No matter in real life or in the book of A Sound of Thunder, chronological Time Travel has been one of many of the great obstacles many of us humans have ever encountered in understanding the effect of a change in time.
The story of A Sound of Thunder is about a passionate hunter named Eckel in the year 2055, and how he paid a few thousand dollars to a time travel company to go back in time to kill the great King of the Dinosaurs, the Tyrannosaurus Rex. Later on, Eckel runs into a conflict with a guide from the Time Travel company, Travis; Eckel doesn’t really value / care the rules set up by the time travel company to prevent chronological conflict throughout history. When they arrived, they were told to step onto a path that the time travel company made to prevent tensions of the future and the past as actions such as leaving a footprint, a hat, killing even an ant could drastically impact their timeline. When they finally found a Tyrannosaurus Rex approved by the time travel company, Eckel instead decides to step off of the path, running off as he was extremely scared while stepping and killing a butterfly. When the crew returns with Eckel, they notice an immense difference in the world, a change in the English language, but also the fact that the recently elected president, Keith changed to the opposing leader Deutscher. Finally, as Eckel processes reality, knowing that he cannot go back and fix the mistake as that would cause a paradox, Travis picks up his rifle and kills Eckel, ending with A Sound of Thunder. Although the Story of a Sound of Thunder contains many different ideas of the main theme, I strongly believe that the main theme has to do with the power of our actions, especially how they impact the future, disregarding the idea of this book.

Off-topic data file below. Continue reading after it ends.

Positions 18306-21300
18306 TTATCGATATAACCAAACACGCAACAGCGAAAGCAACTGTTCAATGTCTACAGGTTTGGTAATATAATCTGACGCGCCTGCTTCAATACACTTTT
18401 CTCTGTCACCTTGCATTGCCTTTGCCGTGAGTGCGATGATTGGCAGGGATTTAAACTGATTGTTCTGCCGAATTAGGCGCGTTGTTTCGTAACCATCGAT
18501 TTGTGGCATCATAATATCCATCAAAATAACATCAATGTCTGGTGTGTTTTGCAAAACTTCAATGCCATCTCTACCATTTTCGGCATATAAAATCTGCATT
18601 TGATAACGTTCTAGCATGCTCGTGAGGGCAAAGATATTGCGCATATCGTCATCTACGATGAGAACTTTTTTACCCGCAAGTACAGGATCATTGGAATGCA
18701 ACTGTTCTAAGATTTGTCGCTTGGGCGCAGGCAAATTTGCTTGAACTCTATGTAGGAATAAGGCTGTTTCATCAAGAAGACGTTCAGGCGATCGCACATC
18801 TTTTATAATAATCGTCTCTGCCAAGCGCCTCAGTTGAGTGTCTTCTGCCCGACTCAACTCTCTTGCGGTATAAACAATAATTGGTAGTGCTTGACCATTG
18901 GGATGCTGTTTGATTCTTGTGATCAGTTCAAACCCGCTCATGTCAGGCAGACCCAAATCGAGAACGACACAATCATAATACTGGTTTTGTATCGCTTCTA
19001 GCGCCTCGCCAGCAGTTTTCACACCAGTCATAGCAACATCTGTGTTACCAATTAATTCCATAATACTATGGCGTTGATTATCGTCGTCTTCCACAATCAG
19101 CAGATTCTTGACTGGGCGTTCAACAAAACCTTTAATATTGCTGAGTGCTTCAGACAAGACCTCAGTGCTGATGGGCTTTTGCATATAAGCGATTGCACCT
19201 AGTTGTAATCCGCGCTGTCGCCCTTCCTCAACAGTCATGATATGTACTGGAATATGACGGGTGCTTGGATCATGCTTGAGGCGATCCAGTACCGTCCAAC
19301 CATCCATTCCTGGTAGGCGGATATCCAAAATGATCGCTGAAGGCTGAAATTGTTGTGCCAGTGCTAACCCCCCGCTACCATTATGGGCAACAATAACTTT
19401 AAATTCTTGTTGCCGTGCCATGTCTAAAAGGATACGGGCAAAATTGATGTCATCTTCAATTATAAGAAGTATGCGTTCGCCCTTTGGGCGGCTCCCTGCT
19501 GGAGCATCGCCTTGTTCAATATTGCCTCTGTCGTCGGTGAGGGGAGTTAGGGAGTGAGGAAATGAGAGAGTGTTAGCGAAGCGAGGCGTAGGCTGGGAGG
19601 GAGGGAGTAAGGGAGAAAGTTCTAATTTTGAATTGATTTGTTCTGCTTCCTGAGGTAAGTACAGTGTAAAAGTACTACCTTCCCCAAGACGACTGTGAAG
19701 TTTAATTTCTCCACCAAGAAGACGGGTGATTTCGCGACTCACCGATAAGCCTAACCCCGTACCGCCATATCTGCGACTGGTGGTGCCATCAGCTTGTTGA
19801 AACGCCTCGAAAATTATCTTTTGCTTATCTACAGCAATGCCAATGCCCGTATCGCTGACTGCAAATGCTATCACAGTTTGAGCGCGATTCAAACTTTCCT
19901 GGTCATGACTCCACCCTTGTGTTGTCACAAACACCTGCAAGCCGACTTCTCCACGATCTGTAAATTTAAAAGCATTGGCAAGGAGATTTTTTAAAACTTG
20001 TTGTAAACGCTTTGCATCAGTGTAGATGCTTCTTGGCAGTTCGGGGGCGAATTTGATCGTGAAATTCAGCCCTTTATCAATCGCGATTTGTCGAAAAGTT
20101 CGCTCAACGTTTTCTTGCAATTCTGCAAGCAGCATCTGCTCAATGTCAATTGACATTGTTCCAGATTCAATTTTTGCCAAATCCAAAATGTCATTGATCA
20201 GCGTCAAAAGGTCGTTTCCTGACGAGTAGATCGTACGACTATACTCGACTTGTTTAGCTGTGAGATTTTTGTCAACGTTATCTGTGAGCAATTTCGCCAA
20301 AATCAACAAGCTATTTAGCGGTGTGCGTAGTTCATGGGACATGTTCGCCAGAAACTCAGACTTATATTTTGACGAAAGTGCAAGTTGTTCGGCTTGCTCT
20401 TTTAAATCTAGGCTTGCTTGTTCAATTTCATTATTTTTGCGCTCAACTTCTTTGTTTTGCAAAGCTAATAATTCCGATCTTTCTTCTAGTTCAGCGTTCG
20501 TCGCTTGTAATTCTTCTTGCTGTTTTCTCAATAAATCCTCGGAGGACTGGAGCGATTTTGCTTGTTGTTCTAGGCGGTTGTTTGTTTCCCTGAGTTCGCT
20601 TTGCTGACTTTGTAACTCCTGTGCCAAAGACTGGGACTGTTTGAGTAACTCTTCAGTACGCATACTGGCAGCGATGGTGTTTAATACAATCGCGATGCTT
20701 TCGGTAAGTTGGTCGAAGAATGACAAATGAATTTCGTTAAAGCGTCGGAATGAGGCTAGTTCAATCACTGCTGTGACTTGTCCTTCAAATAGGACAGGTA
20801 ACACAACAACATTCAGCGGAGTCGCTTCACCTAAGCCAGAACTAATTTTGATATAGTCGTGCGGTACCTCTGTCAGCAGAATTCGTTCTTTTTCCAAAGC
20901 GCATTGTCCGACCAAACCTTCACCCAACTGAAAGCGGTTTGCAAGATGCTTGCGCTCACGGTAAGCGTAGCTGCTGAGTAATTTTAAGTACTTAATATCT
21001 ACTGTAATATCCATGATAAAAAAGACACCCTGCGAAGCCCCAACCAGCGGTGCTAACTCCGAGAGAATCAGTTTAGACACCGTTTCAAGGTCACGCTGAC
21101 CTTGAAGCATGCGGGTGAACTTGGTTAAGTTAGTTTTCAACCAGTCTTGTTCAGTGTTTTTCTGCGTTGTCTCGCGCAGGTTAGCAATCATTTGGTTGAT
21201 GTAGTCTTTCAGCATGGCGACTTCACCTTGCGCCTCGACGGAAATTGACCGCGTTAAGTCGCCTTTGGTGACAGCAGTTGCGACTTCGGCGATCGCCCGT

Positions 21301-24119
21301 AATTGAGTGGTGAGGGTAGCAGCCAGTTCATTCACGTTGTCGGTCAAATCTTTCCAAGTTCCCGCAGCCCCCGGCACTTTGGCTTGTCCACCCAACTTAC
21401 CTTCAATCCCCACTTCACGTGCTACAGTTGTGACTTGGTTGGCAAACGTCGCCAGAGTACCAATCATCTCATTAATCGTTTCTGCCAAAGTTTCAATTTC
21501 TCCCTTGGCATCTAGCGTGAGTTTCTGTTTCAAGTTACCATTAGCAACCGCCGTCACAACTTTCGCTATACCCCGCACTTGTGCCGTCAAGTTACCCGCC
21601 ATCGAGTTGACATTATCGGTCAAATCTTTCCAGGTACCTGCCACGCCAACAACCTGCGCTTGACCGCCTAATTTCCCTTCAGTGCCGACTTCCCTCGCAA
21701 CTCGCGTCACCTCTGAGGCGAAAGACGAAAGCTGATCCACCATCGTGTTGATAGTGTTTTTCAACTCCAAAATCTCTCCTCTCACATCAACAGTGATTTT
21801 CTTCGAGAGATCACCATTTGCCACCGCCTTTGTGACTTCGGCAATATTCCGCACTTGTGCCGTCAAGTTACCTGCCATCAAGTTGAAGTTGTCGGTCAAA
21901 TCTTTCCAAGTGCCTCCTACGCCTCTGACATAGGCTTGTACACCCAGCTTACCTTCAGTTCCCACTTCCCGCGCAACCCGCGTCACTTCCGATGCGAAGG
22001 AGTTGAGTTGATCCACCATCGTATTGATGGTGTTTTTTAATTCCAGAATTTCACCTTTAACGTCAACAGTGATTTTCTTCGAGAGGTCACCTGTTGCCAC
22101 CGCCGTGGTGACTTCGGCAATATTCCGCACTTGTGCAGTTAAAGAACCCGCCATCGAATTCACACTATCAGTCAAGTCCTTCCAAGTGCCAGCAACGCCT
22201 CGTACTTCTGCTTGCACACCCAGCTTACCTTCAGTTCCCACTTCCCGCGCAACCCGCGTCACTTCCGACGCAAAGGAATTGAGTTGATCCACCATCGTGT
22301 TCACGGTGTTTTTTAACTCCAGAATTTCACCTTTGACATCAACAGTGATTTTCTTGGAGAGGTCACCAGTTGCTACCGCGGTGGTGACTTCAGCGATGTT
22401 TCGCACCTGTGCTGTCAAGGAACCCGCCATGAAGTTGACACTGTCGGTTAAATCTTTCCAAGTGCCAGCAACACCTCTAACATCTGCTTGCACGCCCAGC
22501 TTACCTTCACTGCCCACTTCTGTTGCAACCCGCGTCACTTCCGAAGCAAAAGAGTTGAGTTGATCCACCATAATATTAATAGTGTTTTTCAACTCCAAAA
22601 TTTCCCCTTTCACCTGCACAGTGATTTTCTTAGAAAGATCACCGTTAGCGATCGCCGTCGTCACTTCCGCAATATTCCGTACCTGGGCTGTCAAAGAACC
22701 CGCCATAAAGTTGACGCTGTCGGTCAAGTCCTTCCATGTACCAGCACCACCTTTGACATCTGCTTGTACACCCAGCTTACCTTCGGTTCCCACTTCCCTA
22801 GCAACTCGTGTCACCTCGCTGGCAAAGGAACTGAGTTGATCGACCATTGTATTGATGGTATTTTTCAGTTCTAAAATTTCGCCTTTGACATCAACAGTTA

In the story A Sound of Thunder, by Ray Bradbury, I believe the main theme in the story identifies as, “A Small Thing Can Make an Immense Change.” ‘“Say we accidentally kill one mouse here. That means all the future families of this one particular mouse are destroyed, right?” “Right.” “And all the families of the families of the families of that one mouse! With a stamp of your foot, you annihilate first one, then a dozen, then a thousand, a million, a billion possible mice!”’ This quote directs to the fact on how kill one mice can destroy a whole timeline of mice, lasting over a million years or more. It shows how impactive your actions when time travelling can be, which connects to the main theme, “A Small Thing Can Make an Immense Change.” Not only can this connect to the story, but It can also be an example on how impactive it is in real life. As the story progresses, Eckel still doesn’t actually get the idea and consequences of Time Travel, he soon makes an even more impactive decision that unexpectedly causes a disruption in time. ‘“Embedded in the mud, glistening green, gold and black, was a butterfly, very beautiful and very dead. “Not a little thing like that! Not a butterfly!” Cried Eckels. It fell to the floor, an exquisite thing, a small thing like that could upset balances and knock down a line of small dominoes and then big dominoes and then gigantic dominoes all down the years across Time.” Eckel’s mind whirled. “It couldn’t change things. Killing one butterfly couldn’t be that important! Could it?” His face was cold. His mouth trembled, asking: “Who won the presidential election yesterday?” The man behind the desk laughed. “You Joking? You know very well. Deutscher, of course! Who else? Not that fool weakling Keith.” — Eckel moaned. He dropped to his knees. He scrabbled at the golden butterfly with shaking fingers. “Can’t we,” he pleaded to the world, to himself, to the officials, to the machine, “can’t we take it back, can’t we make it alive again? Can’t we start over?”’ Towards Eckel, this shows how doing something as small as killing a butterfly compared to killing a person or changing a major event could lead to the death of himself but most importantly a change in their timeline which again supports the theme of this story.